The only thing more devastating to Jessica than losing her housing was the thought of giving up Ash and Itzy, her two most treasured companions. Without a place to live, she thought she would have no choice but to surrender her cats — a heartbreaking prospect.
Thankfully, Jessica contacted San Diego Humane Society. The nonprofit organization was able to enroll her beloved pets in its Safety Net Foster Program while Jessica worked to get back on her feet. After spending three months with temporary foster families, Ash and Itzy were reunited with their guardian and ready for a fresh start in their family’s new home.
Although Jessica’s story had a happy ending, many other community members have found themselves in similar situations with nowhere to turn — and often feeling as though the only option is to relinquish their animal to a shelter. But San Diego Humane Society is working to change that. Every day, across all of its campuses, they see pet families in need of assistance, and their goal is to help.
San Diego Humane Society knows that animals are happiest in homes, and one of the best ways to prevent overcrowding in shelters is to provide resources to pet families who love their animals but may have limited means to afford the rising costs of pet care. They offer a variety of services to support pets and the people who love them, from help with pet food and supplies, temporary fostering during times of crisis, and access to affordable veterinary care.
The Community Pet Pantry program at their El Cajon, Escondido, Oceanside and San Diego campuses allows pet guardians to pick up food, cat litter, flea medication and other essential supplies free of charge.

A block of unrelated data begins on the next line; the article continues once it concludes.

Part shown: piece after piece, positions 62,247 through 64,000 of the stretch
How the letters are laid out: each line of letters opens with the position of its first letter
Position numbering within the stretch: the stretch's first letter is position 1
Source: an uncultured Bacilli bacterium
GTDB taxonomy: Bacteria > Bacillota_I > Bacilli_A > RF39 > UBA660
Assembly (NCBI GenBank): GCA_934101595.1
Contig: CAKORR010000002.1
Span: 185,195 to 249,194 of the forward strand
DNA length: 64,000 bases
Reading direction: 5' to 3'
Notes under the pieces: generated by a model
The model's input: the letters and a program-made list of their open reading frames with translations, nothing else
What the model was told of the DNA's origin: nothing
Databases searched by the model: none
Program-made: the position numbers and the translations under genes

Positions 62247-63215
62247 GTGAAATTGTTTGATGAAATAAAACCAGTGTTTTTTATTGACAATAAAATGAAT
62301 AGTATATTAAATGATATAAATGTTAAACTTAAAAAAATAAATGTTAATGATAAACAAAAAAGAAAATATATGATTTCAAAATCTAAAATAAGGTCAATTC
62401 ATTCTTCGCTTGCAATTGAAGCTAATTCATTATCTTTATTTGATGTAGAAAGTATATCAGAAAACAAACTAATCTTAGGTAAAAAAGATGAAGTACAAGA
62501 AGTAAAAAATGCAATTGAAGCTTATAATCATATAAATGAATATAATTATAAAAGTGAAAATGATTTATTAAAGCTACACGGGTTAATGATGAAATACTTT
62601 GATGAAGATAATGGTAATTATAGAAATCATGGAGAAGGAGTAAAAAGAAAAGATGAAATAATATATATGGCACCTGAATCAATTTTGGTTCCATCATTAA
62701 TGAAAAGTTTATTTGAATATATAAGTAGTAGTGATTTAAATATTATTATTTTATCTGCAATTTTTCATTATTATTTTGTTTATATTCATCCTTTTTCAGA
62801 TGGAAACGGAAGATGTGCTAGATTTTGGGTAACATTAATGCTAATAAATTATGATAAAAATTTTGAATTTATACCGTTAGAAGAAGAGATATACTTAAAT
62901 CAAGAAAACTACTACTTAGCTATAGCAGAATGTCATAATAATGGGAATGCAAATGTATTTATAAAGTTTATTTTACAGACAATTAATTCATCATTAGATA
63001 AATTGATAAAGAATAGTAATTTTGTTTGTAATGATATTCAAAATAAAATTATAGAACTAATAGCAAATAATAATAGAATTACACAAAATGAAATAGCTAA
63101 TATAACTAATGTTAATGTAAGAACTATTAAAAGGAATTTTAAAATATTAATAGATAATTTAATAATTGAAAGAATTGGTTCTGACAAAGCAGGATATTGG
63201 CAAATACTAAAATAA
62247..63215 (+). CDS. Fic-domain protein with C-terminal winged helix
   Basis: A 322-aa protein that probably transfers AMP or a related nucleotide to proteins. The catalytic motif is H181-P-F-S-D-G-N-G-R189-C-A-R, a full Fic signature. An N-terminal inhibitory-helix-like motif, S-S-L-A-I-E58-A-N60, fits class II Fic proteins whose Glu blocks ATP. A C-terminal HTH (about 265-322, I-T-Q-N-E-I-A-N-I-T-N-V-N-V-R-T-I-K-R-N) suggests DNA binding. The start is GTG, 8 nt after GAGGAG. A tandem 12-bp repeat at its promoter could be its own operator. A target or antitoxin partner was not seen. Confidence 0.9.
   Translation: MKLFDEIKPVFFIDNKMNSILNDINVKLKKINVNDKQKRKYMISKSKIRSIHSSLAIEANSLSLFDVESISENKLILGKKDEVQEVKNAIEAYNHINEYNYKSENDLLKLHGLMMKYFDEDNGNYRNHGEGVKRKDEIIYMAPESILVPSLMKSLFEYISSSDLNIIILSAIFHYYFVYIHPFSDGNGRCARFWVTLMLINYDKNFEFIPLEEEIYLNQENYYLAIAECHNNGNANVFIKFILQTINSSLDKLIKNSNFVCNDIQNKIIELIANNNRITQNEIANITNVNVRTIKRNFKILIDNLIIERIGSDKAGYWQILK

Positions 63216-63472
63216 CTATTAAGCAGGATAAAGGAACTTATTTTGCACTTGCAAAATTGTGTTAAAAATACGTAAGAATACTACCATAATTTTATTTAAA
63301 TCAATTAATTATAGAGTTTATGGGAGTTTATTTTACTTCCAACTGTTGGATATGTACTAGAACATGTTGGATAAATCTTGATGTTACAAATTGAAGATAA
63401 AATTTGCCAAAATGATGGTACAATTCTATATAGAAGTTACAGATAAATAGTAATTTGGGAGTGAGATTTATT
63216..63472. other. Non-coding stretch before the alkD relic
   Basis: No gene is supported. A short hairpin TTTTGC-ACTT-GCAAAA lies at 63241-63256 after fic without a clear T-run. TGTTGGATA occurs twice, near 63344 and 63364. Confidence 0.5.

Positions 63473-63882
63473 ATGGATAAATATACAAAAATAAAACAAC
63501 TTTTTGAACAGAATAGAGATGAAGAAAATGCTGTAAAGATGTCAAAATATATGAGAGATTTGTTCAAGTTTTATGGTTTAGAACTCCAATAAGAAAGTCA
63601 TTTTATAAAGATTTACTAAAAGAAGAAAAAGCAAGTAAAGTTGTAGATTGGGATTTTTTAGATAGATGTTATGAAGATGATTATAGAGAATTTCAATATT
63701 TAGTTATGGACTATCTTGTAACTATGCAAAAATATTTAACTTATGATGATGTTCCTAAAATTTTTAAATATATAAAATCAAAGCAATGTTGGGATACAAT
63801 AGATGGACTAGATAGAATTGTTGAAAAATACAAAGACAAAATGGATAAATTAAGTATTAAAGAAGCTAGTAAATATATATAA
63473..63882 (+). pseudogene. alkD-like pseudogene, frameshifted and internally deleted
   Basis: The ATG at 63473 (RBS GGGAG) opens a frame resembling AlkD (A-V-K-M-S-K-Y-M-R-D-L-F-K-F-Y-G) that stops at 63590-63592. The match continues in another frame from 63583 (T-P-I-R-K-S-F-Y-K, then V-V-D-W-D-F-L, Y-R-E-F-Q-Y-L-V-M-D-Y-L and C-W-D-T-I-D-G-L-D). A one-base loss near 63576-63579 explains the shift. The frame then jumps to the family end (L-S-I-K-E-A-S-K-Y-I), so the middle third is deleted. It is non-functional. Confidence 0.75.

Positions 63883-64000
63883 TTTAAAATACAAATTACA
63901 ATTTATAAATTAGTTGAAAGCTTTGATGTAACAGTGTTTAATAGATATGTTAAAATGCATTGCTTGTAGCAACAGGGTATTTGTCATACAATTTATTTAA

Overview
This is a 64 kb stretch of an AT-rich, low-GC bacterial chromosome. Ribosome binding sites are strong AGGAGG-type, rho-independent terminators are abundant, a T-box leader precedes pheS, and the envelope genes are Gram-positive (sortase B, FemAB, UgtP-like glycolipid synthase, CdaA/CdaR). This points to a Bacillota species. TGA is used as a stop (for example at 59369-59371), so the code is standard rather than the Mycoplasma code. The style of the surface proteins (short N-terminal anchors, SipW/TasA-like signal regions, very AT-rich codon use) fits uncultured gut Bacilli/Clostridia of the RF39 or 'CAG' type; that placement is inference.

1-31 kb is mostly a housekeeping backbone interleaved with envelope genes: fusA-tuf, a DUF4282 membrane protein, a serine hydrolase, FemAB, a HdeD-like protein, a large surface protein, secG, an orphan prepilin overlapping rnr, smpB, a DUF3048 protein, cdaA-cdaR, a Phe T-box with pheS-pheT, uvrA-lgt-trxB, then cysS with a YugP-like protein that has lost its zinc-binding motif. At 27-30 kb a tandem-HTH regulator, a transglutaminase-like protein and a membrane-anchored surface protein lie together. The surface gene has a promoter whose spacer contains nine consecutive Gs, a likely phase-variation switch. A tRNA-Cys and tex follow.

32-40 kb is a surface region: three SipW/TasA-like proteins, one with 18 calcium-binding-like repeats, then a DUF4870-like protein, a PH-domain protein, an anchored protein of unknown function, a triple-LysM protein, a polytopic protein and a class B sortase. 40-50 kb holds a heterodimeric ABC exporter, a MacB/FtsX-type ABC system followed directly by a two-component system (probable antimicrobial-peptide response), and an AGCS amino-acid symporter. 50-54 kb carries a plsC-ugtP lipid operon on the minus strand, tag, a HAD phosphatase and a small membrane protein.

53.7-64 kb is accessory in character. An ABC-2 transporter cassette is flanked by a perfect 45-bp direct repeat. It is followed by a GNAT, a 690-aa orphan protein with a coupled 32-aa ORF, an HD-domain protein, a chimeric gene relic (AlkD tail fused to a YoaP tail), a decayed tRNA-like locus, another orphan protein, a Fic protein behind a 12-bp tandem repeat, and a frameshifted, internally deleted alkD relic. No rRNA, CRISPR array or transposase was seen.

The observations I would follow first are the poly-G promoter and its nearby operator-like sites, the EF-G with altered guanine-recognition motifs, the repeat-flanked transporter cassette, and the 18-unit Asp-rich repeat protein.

Their Community Veterinary Program is an all-encompassing effort to make veterinary care more accessible to pet families in need. Through this program, they host an on-site clinic at their San Diego Campus, as well as mobile clinics that take veterinary services into the neighborhoods that need them most. They also offer vaccine and microchip clinics at their shelter campuses and spay/neuter assistance. These services are vital to keeping pets healthy and serving under-resourced communities.
And because behavioral challenges are among the most common reasons they see animals surrendered to their shelters, they offer the community a wide range of behavior and training resources. In addition to a free Behavior Helpline, they offer an online resources library and dozens of affordable live and on-demand training classes.
San Diego Humane Society is proud of its work to keep pet families together, but they also recognize that sometimes surrendering an animal is the only option. This is usually an incredibly difficult decision, and they are there to help in those situations, too.
They believe that creating a more humane world means extending compassion to both ends of the leash, and through their variety of services, they are working to do just that. Learn more at sdhumane.org/services.